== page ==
Heat Shock Treatment

Heat shock is a term that is applied when a cell is subjected to a temperature that is higher than that of the ideal body temperature of the organisms of which the cell is derived. Heat shock can induce apoptosis (41–43°C) or necrosis (>43°C) depending on the temperature that is applied (110). The immunogenicity of heat shock treated cancer cells largely resides within their ability to produce HSPs, such as HSP60, HSP70, and HSP90 (17, 32) (Table (Table1).1). …

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Figure 2

A schematic representation of immunogenic cell death (ICD)-based DC vaccines. ICD causes cancer cells to emit a spatiotemporally defined pattern of danger signals. Upon loading of these ICD-undergoing cancer cells onto DCs, they induce extensive phagocytosis and antigen uptake. Loaded DCs show enhanced phenotypic and functional maturation and immunization with these ICD-based DC vaccines instigates Th1-, Th17-, and cytotoxic T lymphocyte (CTL)-driven antitumor immunity in vivo.
Inducers of Immunogenic Cell Death

Immunogenic cell death is a cell death regimen that is associated with the spatiotemporally defined emission of immunogenic DAMPs that can trigger the immune system (20, 21, 113). ICD has been found to depend on the concomitant induction of reactive oxygen species (ROS) and activation of endoplasmatic reticulum (ER) stress (111). Besides the three DAMPs that are most crucial for ICD (ecto-CRT, ATP, and HMGB1), other DAMPs such as surface-exposed or released HSPs (notably HSP70 and HSP90) have also been shown to contribute to the immunogenic capacity of ICD inducers (20, 21). The binding of these DAMPs to their respective immune receptors (CD91 for HSPs/CRT, P2RX7/P2RY2 for ATP, and TLR2/4 for HMGB1/HSP70) leads to the recruitment and/or activation of innate immune cells and facilitates the uptake of tumor antigens by antigen-presenting cells and their cross-presentation to T cells eventually leading to IL-1β-, IL-17-, and IFN-γ-dependent tumor eradiation (22). This in vivo tumor rejecting capacity induced by dying cancer cells in the absence of any adjuvant, is considered as a prerequisite for an agent to be termed an ICD inducer. …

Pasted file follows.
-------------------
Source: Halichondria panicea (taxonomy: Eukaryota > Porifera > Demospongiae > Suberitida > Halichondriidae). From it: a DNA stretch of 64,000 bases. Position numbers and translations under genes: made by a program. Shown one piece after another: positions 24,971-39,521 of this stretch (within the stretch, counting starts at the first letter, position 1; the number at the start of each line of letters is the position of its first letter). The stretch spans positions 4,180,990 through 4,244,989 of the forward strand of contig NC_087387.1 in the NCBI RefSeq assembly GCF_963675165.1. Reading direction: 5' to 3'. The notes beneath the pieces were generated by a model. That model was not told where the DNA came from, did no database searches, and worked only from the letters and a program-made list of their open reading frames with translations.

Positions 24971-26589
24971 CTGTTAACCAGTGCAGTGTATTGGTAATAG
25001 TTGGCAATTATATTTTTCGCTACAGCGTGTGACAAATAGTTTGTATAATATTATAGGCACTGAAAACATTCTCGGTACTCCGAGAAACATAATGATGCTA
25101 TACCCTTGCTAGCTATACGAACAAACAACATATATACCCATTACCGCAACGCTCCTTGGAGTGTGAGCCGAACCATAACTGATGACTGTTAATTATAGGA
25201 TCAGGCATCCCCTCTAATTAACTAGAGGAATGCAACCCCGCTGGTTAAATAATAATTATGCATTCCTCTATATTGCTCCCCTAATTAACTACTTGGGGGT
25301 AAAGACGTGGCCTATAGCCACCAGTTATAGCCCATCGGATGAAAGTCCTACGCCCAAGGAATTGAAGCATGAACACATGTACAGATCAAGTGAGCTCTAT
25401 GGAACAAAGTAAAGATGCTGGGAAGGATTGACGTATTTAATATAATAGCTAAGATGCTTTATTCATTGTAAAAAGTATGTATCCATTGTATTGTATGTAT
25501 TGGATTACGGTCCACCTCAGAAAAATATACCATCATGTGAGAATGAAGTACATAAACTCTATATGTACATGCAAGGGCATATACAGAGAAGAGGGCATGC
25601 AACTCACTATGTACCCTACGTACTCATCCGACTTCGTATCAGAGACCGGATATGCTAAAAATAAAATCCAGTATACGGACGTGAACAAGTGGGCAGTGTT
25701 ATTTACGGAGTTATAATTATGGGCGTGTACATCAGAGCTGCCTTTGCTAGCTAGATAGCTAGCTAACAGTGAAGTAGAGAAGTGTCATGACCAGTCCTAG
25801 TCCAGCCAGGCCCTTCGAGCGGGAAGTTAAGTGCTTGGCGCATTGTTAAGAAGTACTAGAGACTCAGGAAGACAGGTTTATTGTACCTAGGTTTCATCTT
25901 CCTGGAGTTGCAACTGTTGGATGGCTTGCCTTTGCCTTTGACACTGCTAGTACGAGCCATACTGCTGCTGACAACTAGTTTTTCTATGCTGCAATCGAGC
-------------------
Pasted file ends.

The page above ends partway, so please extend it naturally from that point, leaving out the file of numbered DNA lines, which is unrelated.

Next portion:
Although the list of ICD inducers is constantly growing (113), only few of these immunogenic modalities have been tested in order to generate an immunogenic tumor cell cargo to load DC vaccines (Tables (Tables11 and and2).2). Figure Figure22 schematically represents the preparation of ICD-based DC vaccines and their putative modes of action.


Ionizing X-ray or γ-ray irradiation exerts its anticancer effect predominantly via its capacity to induce DNA double-strand breaks leading to intrinsic cancer cell apoptosis (114). The idea that radiotherapy could also impact the immune system was derived from the observation that radiotherapy could induce T-cell-mediated delay of tumor growth in a non-irradiated lesion (115). This abscopal (ab-scopus, away from the target) effect of radiotherapy was later explained by the ICD-inducing capacity (116). Together with anthracyclines, γ-irradiation was one of the first treatment modalities identified to induce ICD. …